Historical Event: Storyteller's Festival


The Storyteller's Festival is an annual festival celebrated in many regions of Sagittaron, especially in the south. Over a stretch of five days (with one evening also being significant), the god Hermes is lauded in praise and Sagittaron's citizens honor the messenger of the gods by recounting the stories of their deities. Sagittaron being one of the poorest colonies, the festival celebrates its ancient tradition of passing down stories in spoken word rather than in text. Anyone from the old to the very young are encouraged to participate in the symbolism of storytelling, and this festival is often a time when even the most obscure of heroic tales are dusted off and handed down.


Day One is regarded as a general day for opening festivities, dedicated to Hermes Diactorus. Hermes' blessing is always invoked at dawn, normally by a group of priests who enter the city wearing wide-brimmed travelling hats and carrying staves. At temples altars would be decorated - one in gold, another silver, another a herald’s wand of ivory, and others other rich presents for the god: sheep's milk, honeycomb, roses, and violets. After the morning blessing, the entire day is set aside for storytelling. Some cities put up pavilions in parks where the oldest and most experienced storytellers sit and regale passing crowds, while others allow the activity wherever the fancy may strike. Almost all stories from scripture, they may be spoken or sung. Rarely are they "acted out" as in theatre.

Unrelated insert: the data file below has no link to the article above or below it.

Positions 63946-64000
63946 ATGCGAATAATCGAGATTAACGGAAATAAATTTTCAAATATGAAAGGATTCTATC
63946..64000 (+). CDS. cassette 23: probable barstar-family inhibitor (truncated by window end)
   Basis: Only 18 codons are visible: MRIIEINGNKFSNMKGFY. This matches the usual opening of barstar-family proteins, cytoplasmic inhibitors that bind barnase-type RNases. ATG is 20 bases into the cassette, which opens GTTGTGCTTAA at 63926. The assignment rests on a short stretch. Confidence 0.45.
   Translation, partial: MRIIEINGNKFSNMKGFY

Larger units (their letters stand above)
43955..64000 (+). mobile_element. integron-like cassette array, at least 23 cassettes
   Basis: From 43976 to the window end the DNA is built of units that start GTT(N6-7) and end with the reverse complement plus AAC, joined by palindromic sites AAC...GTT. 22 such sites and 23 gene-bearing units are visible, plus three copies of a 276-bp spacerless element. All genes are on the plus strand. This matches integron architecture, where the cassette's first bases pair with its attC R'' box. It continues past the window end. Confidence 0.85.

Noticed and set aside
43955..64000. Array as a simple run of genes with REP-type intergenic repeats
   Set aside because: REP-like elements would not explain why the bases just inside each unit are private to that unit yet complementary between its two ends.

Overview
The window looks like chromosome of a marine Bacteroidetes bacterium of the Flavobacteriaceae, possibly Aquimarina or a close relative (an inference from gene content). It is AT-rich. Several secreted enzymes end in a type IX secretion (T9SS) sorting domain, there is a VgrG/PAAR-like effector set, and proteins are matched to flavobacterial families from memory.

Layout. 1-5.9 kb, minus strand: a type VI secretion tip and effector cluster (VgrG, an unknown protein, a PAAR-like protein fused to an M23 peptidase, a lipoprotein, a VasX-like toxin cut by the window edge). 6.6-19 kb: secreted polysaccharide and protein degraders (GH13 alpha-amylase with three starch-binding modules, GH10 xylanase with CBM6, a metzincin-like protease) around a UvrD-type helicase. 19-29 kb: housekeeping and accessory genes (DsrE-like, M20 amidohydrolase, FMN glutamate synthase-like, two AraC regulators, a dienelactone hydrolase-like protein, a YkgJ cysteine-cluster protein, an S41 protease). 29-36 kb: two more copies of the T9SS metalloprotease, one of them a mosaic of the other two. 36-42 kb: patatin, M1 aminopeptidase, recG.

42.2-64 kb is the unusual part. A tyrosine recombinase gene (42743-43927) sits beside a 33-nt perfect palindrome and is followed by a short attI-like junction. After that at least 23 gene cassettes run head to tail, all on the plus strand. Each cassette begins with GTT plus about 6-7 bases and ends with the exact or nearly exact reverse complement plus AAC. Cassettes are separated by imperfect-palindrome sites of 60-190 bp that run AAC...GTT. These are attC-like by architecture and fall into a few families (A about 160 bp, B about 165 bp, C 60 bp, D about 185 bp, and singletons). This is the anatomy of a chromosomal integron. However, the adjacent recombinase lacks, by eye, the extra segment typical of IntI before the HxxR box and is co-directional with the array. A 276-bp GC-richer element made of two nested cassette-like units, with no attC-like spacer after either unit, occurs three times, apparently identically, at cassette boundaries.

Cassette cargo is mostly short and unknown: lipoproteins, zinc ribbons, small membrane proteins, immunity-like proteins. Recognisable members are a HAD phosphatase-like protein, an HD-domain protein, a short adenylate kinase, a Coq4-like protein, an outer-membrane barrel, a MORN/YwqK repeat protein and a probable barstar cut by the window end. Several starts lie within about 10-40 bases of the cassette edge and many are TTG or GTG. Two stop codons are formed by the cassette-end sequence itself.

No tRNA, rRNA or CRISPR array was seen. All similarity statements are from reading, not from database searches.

Day Two is for Hermes Tricephalus, referring to the god's divine influence at intersections. Storytellers on this day generally have a repertoire of tales involving journeys and epic choices being made, whether about the physical path chosen or a course of action.

Day Three is dedicated to Hermes Mechaniotes, the Trickster. Tales told on this day revolve around famous stories of mortal cunning and divine trickery. Masks are commonly used on this day, worn both by storytellers and listeners. Acts of trickery are strongly encouraged (though in keeping with the spirit this is done unofficially), and these frequently make for a mayhem-filled day. Items stolen and property damaged are sometimes returned and fixed, the opinion being split between whether it honors the god more to repair any bad blood, or to be able to get away without being caught.


Day Four is another general day of storytelling festivities, with a prayer to Hermes Aglaus opening the day. On the evening of Day Four, a special invocation is given to Hermes to praise his role as Zeus' conductor of dreams to man. Sagittarians will often bring feathers to temple, symbolic of Hermes' winged cap and boots, and at nightfall will lay them under pillows or hang them somewhere in the room. Many sleep in Hermes' temples instead of at home.

Special care is placed with attempting to remember one's dreams that evening, and on the morning of Day Five all are encouraged to tell their dreams to one another. Temples distinguish between insignificant and significant dreams - insignificant dreams are dreams that can be explained as experiences, desires, or fears of the dreamer; significant ones are regarded as prophetic. No matter the designation, they are all treated as blessings from the gods.

The evening of Day Five marks the end of the festival, usually with grand events of troupe-style tale weaving in costume.

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